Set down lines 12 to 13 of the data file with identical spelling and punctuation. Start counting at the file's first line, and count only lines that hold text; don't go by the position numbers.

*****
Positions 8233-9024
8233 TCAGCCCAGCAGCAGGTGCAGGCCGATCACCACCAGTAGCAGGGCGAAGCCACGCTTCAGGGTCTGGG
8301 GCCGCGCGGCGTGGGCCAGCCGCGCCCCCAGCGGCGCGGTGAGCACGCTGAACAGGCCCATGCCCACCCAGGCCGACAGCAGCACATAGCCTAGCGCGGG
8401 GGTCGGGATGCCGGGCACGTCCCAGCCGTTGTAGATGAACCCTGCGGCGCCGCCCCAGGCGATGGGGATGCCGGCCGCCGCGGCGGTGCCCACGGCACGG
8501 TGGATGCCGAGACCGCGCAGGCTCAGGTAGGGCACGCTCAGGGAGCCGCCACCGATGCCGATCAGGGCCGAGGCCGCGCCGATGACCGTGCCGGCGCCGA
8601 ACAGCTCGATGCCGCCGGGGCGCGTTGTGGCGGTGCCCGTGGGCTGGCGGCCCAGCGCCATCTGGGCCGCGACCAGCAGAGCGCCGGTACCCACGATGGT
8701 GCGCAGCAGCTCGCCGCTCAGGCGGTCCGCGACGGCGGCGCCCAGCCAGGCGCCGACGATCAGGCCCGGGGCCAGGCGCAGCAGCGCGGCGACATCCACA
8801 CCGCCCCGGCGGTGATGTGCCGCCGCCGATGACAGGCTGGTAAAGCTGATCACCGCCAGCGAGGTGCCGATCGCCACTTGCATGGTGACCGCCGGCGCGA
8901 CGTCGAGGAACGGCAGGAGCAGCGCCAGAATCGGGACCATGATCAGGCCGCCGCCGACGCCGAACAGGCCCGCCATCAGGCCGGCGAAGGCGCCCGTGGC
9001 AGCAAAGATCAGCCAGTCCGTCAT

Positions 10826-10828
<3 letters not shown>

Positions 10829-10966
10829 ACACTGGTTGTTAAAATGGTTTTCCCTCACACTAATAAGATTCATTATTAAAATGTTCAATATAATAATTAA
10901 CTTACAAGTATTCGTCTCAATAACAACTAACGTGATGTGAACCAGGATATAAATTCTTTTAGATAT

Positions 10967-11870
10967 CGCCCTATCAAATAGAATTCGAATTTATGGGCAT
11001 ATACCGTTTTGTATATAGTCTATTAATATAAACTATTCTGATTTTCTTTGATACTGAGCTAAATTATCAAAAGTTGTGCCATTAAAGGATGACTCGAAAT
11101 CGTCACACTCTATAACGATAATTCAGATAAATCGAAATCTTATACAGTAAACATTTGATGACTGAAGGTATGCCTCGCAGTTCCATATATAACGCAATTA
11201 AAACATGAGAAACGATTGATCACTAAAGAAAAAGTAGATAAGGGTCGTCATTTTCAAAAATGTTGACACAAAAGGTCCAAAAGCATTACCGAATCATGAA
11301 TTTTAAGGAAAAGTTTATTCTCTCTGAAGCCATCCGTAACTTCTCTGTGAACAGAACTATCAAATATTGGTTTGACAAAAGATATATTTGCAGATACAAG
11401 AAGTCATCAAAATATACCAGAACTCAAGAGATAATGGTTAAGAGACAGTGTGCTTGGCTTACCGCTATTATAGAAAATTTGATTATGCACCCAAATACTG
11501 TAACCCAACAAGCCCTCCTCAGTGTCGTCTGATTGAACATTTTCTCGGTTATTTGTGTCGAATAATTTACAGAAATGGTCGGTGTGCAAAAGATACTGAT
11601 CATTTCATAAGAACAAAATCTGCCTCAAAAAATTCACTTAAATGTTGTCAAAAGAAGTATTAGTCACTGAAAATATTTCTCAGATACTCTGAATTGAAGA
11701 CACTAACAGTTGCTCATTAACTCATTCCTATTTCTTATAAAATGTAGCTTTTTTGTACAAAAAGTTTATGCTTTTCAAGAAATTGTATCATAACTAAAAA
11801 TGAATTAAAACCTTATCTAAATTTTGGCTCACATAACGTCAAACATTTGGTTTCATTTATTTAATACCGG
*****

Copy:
<3 letters not shown>

Positions 10829-10966